The winner was THE CHARGE OF THE LIGHT BRIGADE (1936) which I mentioned in passing Tuesday. Errol Flynn plays the Lancer stationed in fictitious “Suristan” who copes with personal drama — fiancee Olivia de Havilland loves his younger brother! — while warning his superiors that the Suristan king (C. Thomas Gordon in brownface) is not happy they’ve cut off his slush fund and that things could get very dicey very soon …
When they don’t listen, the king takes a bloody, treacherous vengeance, then flees to Russia (Britain’s rival in the “great game” of empire). When the Crimean War erupts, Flynn and his Lancers are sent into the thick of things and finally get a chance at revenge — but only by defying their commanding officer to make the eponymous charge.
The real charge was the result of a stupid screw-up, but Alfred Lord Tennyson made it sound epic and heroic in his poem about the battle. This film makes Tennyson look positively anti-war (he did at least acknowledge the blunder) but it’s the kind of old school imperial romance that I get a kick out of, even knowing it’s unhistorical nonsense. Along with Flynn and de Havilland we have Nigel Bruce as a henpecked officer who proves to have the right stuff, Donald Crisp as the man who warns Flynn off ( (“You can’t charge, Vickers — it’s a valley of death!”) and David Niven. There’s also the spectacular final battle, which is truly epic, though aided by the brutal “Running W” for tripping horses (some sources say its use here triggered the animal rights protests that eventually led to abandoning it). “That is why the 27th Lancers has been ordered to Sevastapol.”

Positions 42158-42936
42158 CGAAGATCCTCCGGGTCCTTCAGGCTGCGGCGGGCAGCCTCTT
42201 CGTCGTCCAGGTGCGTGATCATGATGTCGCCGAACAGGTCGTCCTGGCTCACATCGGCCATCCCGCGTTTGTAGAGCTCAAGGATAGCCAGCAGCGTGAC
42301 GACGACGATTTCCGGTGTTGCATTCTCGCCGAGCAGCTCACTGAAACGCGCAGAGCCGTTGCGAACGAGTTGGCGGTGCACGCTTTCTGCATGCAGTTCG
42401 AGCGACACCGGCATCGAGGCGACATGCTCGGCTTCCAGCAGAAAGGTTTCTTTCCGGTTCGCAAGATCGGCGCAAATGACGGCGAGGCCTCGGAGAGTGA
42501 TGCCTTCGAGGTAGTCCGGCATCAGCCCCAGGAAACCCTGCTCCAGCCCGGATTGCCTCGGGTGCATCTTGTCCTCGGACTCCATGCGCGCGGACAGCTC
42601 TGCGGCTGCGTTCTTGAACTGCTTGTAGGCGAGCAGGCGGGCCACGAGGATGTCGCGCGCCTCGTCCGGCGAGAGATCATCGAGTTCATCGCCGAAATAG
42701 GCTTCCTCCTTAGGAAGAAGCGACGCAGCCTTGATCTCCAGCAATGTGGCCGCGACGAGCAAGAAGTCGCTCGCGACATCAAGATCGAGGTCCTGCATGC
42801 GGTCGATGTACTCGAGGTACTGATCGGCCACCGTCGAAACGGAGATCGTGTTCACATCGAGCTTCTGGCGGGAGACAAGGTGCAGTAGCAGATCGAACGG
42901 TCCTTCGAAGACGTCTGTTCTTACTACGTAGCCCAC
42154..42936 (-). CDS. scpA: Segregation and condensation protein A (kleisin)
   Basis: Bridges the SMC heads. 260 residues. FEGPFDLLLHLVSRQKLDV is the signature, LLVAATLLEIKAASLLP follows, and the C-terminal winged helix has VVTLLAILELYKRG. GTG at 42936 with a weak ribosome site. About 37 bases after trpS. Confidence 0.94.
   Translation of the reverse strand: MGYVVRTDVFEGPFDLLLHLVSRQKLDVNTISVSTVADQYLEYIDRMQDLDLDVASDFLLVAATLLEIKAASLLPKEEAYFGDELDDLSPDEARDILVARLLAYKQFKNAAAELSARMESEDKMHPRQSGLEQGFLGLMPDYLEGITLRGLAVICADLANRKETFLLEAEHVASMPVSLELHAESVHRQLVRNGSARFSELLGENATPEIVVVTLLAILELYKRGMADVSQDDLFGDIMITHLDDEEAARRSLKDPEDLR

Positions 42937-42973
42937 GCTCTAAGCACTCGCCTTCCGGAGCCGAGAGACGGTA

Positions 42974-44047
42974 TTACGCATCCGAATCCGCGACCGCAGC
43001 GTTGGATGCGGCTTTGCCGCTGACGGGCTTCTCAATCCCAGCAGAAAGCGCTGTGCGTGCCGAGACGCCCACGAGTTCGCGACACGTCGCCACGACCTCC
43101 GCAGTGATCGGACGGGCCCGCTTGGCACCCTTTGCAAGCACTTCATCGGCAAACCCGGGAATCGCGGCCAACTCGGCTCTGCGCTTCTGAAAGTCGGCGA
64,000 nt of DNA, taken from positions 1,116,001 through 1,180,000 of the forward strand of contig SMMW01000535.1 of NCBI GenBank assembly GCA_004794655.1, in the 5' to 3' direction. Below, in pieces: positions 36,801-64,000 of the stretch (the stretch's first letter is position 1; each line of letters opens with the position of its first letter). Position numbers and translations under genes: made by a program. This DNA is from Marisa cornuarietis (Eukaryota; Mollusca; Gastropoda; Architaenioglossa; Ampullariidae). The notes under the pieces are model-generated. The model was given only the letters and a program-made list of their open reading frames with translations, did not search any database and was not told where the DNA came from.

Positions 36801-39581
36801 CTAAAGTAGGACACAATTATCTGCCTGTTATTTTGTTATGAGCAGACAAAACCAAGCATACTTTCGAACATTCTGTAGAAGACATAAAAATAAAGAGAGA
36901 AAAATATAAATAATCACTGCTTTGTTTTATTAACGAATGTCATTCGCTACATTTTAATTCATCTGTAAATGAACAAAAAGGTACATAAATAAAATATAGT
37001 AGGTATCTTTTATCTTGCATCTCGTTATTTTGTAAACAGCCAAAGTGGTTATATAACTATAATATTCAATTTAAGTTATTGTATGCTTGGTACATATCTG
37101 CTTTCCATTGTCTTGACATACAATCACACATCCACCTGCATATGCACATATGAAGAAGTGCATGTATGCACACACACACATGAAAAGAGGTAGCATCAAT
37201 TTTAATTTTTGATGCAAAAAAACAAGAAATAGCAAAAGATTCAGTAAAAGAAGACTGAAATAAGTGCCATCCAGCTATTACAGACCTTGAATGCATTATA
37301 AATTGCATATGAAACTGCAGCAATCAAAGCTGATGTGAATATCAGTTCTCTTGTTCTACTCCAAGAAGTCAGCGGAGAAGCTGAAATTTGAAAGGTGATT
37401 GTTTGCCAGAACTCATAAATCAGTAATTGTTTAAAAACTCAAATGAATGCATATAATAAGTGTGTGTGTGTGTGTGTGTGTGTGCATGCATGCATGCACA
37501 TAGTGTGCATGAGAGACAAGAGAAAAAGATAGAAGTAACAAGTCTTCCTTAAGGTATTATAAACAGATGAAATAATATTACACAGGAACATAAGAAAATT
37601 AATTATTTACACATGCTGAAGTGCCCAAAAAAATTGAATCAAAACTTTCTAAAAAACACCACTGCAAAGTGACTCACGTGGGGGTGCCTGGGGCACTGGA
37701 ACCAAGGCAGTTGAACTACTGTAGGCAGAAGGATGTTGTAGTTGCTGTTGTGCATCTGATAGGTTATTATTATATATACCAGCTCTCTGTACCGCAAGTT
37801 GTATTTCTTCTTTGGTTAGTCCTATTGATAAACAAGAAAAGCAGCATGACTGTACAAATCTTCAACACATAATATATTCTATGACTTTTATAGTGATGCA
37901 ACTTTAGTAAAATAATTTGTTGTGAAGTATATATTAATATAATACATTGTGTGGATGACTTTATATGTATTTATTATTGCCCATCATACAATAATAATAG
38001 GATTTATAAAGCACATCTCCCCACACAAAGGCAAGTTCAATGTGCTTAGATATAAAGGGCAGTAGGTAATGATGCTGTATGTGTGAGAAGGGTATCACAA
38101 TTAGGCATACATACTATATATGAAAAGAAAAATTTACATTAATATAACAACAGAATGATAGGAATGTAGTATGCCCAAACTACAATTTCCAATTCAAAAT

Based on W. Somerset Maugham’s Ashenden, the WW I-set spy drama THE SECRET AGENT (1936) works better than Hitchcock’s silent melodramas but that’s not the same as saying it works. John Gielgud plays Ashenden, a novelist/war hero who discovers the Secret Service has faked his death so that he can work undercover tracking an enemy agent carrying vital intelligence back to Germany; Madeline Carroll, who was wonderful as the love interest in The 39 Steps is much less effective as the agent posing as Gielgud’s wife here.
This has some interesting elements such as the protagonists’ growing horror at the ruthlessness of their work, but Gielgud (this is the first time I’ve ever seen him as a young man) feels miscast: he’s stiff and unconvincing and having him and Carroll fall in love comes out of nowhere. Robert Young plays a likeable American and Peter Lorré plays a British-employed killer. “What is this strange power you have over coachmen?
IN ANOTHER COUNTRY (2012) falls even flatter as a Korean woman distracts herself from her troubles by writing three different fantasies about French immigrant Isabelle Huppert showing up in the woman’s small seaside town and having romantic adventures. Way too meandering. “Why Are You So Quiet?”
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